When third-year law student Lauren Knudson says she bleeds black and gold, she means it. As a fourth-generation University of Iowa student, some of her earliest memories take place on Melrose Avenue during crisp fall days cheering on the Hawkeye football team. She has attended an astounding 90+ Iowa football games in her life, and her family has been tailgating in the same spot for 40 years. Talk about tradition!
Knudson also shares the title of Iowa Law student with her grandfather, who received his business and law degrees from the university. Besides teaching her the importance of cheering loud in Kinnick, her grandfather modeled the excellence of the legal profession. He exemplified what it looked like to spend a whole career learning and helping people.
Knudson went to high school right down the road from the law school at Iowa City West High School. She made a big jump to the Philadelphia area for undergrad where she attended Swarthmore College, studying political science and economics. Missing the Midwest, she returned to Iowa for law school. It was during her undergraduate studies when she unexpectedly fell in love with economics, which is the foundation that led her to pursue a career in antitrust law.
“I like antitrust because it is grounded in economic theory and involves complex litigation and interesting clients.” When Knudson spent her 1L summer at the office of the Attorney General of Colorado, she worked on as many antitrust projects as she could find. By the end of the summer, she was almost certain she wanted to do antitrust law, and after taking the law school’s antitrust class that fall, her interest was solidified.
Before she heads out to Washington D.C. to join Mayer Brown’s litigation team with a focus on antitrust after graduation, she will be spending a year as a law clerk for Senior Judge Michael J. Melloy of the United States Court of Appeals for the Eighth Circuit. This is especially exciting for Knudson who enjoys, and has plenty of experience with, research and writing.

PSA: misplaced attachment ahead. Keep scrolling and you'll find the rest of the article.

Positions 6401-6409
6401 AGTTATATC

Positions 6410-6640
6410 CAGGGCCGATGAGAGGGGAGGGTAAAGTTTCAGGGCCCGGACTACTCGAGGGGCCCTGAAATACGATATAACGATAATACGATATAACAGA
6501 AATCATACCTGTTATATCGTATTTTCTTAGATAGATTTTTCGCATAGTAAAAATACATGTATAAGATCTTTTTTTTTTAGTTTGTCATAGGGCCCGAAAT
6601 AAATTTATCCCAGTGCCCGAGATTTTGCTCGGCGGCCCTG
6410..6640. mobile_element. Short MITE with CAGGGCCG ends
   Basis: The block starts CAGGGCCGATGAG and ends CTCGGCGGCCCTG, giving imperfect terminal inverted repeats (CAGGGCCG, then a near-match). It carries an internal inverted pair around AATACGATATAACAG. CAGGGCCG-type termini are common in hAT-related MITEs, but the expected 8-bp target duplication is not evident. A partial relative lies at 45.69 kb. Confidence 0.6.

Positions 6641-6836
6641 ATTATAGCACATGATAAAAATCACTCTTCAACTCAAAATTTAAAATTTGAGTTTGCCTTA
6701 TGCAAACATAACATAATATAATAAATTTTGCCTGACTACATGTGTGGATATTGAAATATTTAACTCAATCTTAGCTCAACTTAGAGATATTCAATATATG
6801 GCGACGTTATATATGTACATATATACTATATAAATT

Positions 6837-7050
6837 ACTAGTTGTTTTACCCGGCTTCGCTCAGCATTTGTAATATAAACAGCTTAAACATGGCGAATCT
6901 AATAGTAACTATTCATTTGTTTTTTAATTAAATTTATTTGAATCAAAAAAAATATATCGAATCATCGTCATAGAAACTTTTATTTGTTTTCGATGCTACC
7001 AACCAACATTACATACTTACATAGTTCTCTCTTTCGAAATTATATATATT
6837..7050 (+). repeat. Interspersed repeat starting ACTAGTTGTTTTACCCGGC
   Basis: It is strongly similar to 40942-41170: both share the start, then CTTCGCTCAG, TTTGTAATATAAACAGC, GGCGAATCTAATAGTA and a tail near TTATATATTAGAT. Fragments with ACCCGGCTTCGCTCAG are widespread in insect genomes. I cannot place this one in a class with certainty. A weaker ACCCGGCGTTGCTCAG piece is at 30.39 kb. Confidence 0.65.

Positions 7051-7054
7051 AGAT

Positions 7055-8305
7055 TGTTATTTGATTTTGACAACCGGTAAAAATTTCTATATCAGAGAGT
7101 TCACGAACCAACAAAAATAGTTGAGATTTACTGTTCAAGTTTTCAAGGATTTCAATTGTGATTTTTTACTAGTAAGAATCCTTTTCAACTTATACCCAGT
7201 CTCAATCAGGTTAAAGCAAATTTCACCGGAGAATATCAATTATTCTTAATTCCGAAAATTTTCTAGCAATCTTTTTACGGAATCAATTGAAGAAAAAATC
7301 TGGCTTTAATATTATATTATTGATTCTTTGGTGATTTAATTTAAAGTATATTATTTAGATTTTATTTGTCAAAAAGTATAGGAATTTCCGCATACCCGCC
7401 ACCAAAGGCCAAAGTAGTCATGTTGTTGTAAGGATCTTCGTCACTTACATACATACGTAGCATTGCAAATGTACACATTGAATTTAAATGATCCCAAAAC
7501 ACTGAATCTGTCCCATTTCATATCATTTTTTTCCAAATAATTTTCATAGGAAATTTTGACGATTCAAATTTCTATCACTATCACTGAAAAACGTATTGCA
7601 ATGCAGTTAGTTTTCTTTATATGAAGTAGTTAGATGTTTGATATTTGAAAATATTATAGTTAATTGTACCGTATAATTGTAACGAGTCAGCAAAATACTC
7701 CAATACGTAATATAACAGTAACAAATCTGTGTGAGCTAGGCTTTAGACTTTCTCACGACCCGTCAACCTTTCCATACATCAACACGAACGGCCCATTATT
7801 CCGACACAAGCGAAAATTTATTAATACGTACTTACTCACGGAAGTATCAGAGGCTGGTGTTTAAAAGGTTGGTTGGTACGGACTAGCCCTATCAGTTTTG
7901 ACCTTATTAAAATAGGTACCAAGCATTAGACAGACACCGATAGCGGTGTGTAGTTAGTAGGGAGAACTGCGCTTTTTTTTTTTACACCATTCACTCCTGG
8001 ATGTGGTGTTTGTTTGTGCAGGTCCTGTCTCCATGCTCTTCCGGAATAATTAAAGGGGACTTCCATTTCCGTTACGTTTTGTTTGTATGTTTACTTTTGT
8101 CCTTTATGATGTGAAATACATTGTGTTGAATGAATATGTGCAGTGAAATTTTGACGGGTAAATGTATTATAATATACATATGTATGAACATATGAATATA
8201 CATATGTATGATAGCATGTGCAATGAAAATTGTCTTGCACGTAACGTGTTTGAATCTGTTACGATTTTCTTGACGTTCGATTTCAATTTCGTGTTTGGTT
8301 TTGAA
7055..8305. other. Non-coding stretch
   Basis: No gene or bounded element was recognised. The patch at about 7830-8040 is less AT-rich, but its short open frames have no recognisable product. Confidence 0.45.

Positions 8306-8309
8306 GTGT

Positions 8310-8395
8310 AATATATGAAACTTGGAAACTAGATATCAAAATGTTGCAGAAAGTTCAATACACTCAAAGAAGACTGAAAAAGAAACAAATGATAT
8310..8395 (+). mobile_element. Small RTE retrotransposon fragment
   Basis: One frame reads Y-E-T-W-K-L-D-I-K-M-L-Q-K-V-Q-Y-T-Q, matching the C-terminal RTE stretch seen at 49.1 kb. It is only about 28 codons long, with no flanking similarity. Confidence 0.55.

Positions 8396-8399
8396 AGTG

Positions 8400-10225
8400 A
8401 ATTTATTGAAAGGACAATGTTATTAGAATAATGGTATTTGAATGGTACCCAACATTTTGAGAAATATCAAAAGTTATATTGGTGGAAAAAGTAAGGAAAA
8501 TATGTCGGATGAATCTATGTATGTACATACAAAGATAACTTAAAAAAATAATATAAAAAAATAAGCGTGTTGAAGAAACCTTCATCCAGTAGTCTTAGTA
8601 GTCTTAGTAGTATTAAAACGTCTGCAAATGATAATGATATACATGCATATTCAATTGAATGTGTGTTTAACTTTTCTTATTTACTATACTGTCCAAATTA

As editor-in-chief of The Iowa Law Review and of her undergraduate student newspaper, Knudson is no rookie to the editing and publication process. Both positions have given her the opportunity to hone her leadership skills and learn about different topics that she would never read about on her own. Not only does Knudson manage the 12th nationally ranked law journal in the country, but she also published a piece of her own as a student writer, Stalking in the Grocery Aisles: Using Section 5 of the FTC Act to Curtail Big Data Driven Price Discrimination.
“I joined law review because I wanted to feel more connected to the school. I think right when the pandemic was hitting, it would’ve been really easy to feel like this is just a place I go to school and not something that I'm a part of.” Knudson wanted more from her law school experience. She followed that desire to get plugged-in, explaining that law review is “a great opportunity to get to know people and contribute to the Iowa Law community.”
Incidentally, that community is what initially drew her to Iowa Law. “I wanted a school that was academically focused but not overly, outwardly competitive.” Iowa was the perfect fit. “I explain the culture as externally versus internally competitive. Iowa law students are internally competitive; they want to do well for themselves, and they want to succeed, which is something I want to be around. But there isn’t external competition between students.”
In addition to her classmates, Knudson notes a special appreciation for professors who have supported her. “I would not have the clerkship or the job I have without the support of the Iowa Law faculty.” The tight-knit community of Iowa Law allows “the professors to get to know the students and work hard to make sure they succeed.”
Luckily for Knudson, she has another fall season to cheer on the black and gold in Kinnick stadium before she makes her way out east. With deep roots planted in Iowa City, it takes a special opportunity to pull Knudson away from the beloved Hawkeyes. “I always said that to get me to move out of the Midwest, you would have to give me a job that I can't get in the Midwest,” and with excitement Knudson states, “I think I found that job.”